For the purposes of the present invention, data storage device 205 can include any medium capable of storing instructions adapted to be executed by a processor. Some examples of such media include, but are not limited to, floppy disks, CD-ROM, magnetic tape, hard disk, RAM, ROM, or any other device that can store computer-readable information. In one embodiment, the instructions are stored on the medium in a compressed and/or encrypted format. As used herein, the phrase “adapted to be executed by a processor” is meant to encompass instructions stored in a compressed and/or encrypted format, as well as instructions that have to be compiled or installed by an installer before being executed by the processor.
As shown in
Mailing list database 202 b is described in detail with respect to
According to another embodiment of the present invention, the test e-mail contains questions. In this embodiment, responses received by central server 100 (
Another embodiment of the present invention provides for testing simplified product variations, thereby reducing marketing costs involved in product testing. Typically, businesses do not know the most effective layout, color scheme or information content in a marketing brochure. To alleviate this problem, the present system can be used by a business to pre-test various versions of the postal mailing brochure before incurring the costs of printing such brochures.
As an example of this embodiment, the test e-mails can contain various versions, such as versions of a product brochure. The business can send one color scheme version in one batch of test e-mails (i.e. one mailing list) and another color scheme in another batch. A mailing list, and thus a color scheme, can be selected based on the response to the various test e-mails. Alternatively, a mailing list may be created by aggregating responses (e.g. favorable responses).
Other features that a business can pre-test via test e-mails include (i) the informational content of the postal mailing; (ii) the layout of the postal mailing; and (iii) other related products to be included in the postal mailing. When the results of test e-mails are available, the business will not only know which postal mailing is most effective for their product but also will gain some valuable insights into which version of the postal mailing brochure is predicted to be the most effective.
The business can also include in the test e-mails survey questions that elicit respondent feedback, such as what other kind of information the respondent might want to see in the postal mailing or what aspects of the test e-mail the respondent did or did not like. The business can gather and analyze these responses to refine the future postal mailings.
The e-mail testing system can pre-test variations of products and select the variation with the highest response rate or the most favorable response rate. For example, the design of a cereal box can be pre-tested in such a way. A manufacturer can design several different color schemes for the box, attach images of the designs to the test e-mails and send the test e-mails to a set of recipients. The design that receives the most responses or the most favorable responses is the one chosen by the manufacturer as a likely candidate for further enhancements and modifications to be tested via a postal mailing.
As another example, consider a business that sells novelty technology items. The business would like to buy/rent a mailing list and, based on their demographic requirements, the business has the option of buying or renting one of three mailing lists, A, B, or C. To determine which would be the most effective list for them to buy or rent, the business sends out test e-mails, which contain a description of a new product from their latest catalog.
In this example, there can be two versions of the description, each containing a different picture of the item. Some of the test e-mails contain the first version and some of the test e-mails contain the second version. The central server 100 (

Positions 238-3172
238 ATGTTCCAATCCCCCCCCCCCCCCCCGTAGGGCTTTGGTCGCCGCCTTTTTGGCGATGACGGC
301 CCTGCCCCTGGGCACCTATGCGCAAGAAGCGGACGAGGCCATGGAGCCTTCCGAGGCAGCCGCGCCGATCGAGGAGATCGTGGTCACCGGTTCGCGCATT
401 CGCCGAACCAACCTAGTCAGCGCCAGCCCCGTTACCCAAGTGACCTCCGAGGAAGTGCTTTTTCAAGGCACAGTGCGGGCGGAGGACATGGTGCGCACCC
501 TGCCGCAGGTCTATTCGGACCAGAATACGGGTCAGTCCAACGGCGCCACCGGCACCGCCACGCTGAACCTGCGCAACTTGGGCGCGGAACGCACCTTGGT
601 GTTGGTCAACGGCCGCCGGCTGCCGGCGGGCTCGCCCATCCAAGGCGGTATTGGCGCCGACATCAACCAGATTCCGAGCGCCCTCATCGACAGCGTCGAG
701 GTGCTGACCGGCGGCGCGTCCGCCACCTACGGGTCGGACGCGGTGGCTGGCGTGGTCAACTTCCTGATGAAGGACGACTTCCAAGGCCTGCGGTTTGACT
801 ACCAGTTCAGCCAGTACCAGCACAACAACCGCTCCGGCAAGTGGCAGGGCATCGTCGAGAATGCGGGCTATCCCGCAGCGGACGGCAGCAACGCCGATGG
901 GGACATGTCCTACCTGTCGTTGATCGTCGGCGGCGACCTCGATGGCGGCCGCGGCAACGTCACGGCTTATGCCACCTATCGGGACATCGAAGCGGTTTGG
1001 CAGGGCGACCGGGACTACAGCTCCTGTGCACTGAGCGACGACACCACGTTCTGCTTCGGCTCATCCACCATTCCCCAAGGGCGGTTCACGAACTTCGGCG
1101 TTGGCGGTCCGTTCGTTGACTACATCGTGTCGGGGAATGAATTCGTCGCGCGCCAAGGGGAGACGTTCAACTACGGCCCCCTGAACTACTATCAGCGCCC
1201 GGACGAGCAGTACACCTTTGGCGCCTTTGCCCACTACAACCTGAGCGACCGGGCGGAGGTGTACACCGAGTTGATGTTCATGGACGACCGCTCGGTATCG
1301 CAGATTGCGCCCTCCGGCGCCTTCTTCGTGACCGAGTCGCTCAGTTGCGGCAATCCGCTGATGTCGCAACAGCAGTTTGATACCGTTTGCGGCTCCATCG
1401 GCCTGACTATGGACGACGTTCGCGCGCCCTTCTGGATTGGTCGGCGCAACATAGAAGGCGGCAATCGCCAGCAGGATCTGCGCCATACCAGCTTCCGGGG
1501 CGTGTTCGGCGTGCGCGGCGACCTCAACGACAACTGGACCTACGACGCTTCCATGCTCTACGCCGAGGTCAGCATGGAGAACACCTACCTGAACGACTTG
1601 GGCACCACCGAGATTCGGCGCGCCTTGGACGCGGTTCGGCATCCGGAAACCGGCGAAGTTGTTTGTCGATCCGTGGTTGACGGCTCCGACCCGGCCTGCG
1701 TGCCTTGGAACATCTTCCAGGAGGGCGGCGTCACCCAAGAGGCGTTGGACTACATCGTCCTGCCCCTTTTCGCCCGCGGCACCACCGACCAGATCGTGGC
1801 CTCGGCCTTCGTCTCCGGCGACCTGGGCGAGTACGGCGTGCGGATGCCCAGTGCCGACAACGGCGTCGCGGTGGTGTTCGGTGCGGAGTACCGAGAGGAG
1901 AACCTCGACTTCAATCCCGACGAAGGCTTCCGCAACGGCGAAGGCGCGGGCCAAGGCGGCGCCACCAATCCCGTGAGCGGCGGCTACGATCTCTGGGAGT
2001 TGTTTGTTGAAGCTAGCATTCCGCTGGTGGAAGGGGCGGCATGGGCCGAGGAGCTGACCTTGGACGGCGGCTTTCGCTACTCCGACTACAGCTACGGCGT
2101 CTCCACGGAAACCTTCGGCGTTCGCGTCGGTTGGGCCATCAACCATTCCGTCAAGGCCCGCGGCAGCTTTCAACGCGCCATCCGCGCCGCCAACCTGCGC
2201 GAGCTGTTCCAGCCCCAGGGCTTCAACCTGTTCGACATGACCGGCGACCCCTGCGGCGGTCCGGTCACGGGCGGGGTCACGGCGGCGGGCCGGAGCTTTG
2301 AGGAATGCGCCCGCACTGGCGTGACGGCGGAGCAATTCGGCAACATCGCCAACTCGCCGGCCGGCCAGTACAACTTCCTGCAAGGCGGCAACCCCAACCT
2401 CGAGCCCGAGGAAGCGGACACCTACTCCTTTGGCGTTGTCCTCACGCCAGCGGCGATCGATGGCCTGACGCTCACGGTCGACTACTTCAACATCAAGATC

Accordingly, the present invention may be utilized, via central server 100 (
As an example, assume a business is considering postal-mailing lists A, B, C, and D for rental. The business is also debating whether, on the one hand, to include a detailed description of their product in the catalog, or on the other hand, to present only high-level description of the product. Thus, when the central server 100 (
The questions database records 560 and 570 in
The two questions included in test “0099” are identified as “Q1” and “Q2”. The possible answers to each question “Q1” and “Q2” are identified in the answer identifier field 668. Question “Q1” has two possible answers, identified by answer identifiers “A1” and “A2”, respectively. Question Q2 has two possible answers, identified by answer identifier A3 and A4, respectively. The test e-mails were sent to 2,000 recipients of each mailing list A, B, and C, as indicated in the Number Sent field 670. The number of responses received for each answer choice within each mailing list is indicated in the Number of Responses field 672. The response rate for each answer choice within each mailing list is indicated in the Answer Response Rate For Mailing List field 674. For example, 20 recipients of mailing list A responded to question “Q1” with answer choice “A1”, therefore the response rate for mailing list A, answer “A1” is 1.0% ((20/2000)*100=1.0). The total response rate for each mailing list is indicated in the Total Mailing List Response Rate field 676. For example, thirty-four recipients of mailing list A responded to the test e-mail, as indicated by the total number of responses for each question within each mailing list (i.e. for mailing list A, 20 recipients selected answer choice A1 for Q1 and 14 recipients selected answer choice A2 for Q1, resulting in a total of 34 responses to Q1). Thus the total response rate for mailing list A is 1.7% ((34/2000)*100=1.7). Table 650 also contains the total response rate for each answer choice, regardless of the mailing list associated with it. The total response rate for answer A1, A2, A3, and A4 is indicated in Answer Identifier/Response Rate fields 656, 658, 660, and 662, respectively. For example, the total response rate for answer A1 was 1.2%. That is, for the 6,000 recipients who received Q1 (2,000 recipients for each of the three mailing lists A, B, and C), seventy-four selected answer choice A1 (20 recipients from mailing list A+18 recipients from mailing list B+36 recipients from mailing list C=74 recipients). That results in a total response rate of 1.2% for answer choice A1 ((74/6000)*100=1.2).